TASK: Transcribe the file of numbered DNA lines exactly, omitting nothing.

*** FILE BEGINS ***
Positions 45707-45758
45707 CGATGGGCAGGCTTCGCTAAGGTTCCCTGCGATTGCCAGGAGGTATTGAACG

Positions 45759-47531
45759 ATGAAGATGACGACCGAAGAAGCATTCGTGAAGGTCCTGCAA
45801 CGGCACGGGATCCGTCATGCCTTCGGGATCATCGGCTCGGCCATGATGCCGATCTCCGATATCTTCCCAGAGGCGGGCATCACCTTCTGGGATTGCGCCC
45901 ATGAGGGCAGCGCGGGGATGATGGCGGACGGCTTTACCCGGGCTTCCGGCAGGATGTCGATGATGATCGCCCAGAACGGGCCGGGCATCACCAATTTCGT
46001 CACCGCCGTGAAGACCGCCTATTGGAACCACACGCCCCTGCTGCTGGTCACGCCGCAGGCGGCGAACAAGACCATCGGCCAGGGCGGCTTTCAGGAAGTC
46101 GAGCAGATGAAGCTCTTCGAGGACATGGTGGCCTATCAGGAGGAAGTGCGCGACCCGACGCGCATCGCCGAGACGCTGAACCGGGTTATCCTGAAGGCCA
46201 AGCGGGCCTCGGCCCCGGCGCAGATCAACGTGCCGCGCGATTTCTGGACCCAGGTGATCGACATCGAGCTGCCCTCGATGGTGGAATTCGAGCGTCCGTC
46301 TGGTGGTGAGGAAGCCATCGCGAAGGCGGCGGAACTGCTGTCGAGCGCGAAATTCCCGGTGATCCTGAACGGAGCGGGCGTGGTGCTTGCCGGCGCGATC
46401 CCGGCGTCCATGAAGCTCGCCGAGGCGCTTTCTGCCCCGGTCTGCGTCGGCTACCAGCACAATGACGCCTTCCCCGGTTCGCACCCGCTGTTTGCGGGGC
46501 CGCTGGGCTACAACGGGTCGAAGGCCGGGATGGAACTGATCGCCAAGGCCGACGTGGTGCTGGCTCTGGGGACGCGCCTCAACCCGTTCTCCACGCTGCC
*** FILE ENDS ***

Positions 45707-45758
45707 CGATGGGCAGGCTTCGCTAAGGTTCCCTGCGATTGCCAGGAGGTATTGAACG

Positions 45759-47531
45759 ATGAAGATGACGACCGAAGAAGCATTCGTGAAGGTCCTGCAA
45801 CGGCACGGGATCCGTCATGCCTTCGGGATCATCGGCTCGGCCATGATGCCGATCTCCGATATCTTCCCAGAGGCGGGCATCACCTTCTGGGATTGCGCCC
45901 ATGAGGGCAGCGCGGGGATGATGGCGGACGGCTTTACCCGGGCTTCCGGCAGGATGTCGATGATGATCGCCCAGAACGGGCCGGGCATCACCAATTTCGT
46001 CACCGCCGTGAAGACCGCCTATTGGAACCACACGCCCCTGCTGCTGGTCACGCCGCAGGCGGCGAACAAGACCATCGGCCAGGGCGGCTTTCAGGAAGTC
46101 GAGCAGATGAAGCTCTTCGAGGACATGGTGGCCTATCAGGAGGAAGTGCGCGACCCGACGCGCATCGCCGAGACGCTGAACCGGGTTATCCTGAAGGCCA
46201 AGCGGGCCTCGGCCCCGGCGCAGATCAACGTGCCGCGCGATTTCTGGACCCAGGTGATCGACATCGAGCTGCCCTCGATGGTGGAATTCGAGCGTCCGTC
46301 TGGTGGTGAGGAAGCCATCGCGAAGGCGGCGGAACTGCTGTCGAGCGCGAAATTCCCGGTGATCCTGAACGGAGCGGGCGTGGTGCTTGCCGGCGCGATC
46401 CCGGCGTCCATGAAGCTCGCCGAGGCGCTTTCTGCCCCGGTCTGCGTCGGCTACCAGCACAATGACGCCTTCCCCGGTTCGCACCCGCTGTTTGCGGGGC
46501 CGCTGGGCTACAACGGGTCGAAGGCCGGGATGGAACTGATCGCCAAGGCCGACGTGGTGCTGGCTCTGGGGACGCGCCTCAACCCGTTCTCCACGCTGCC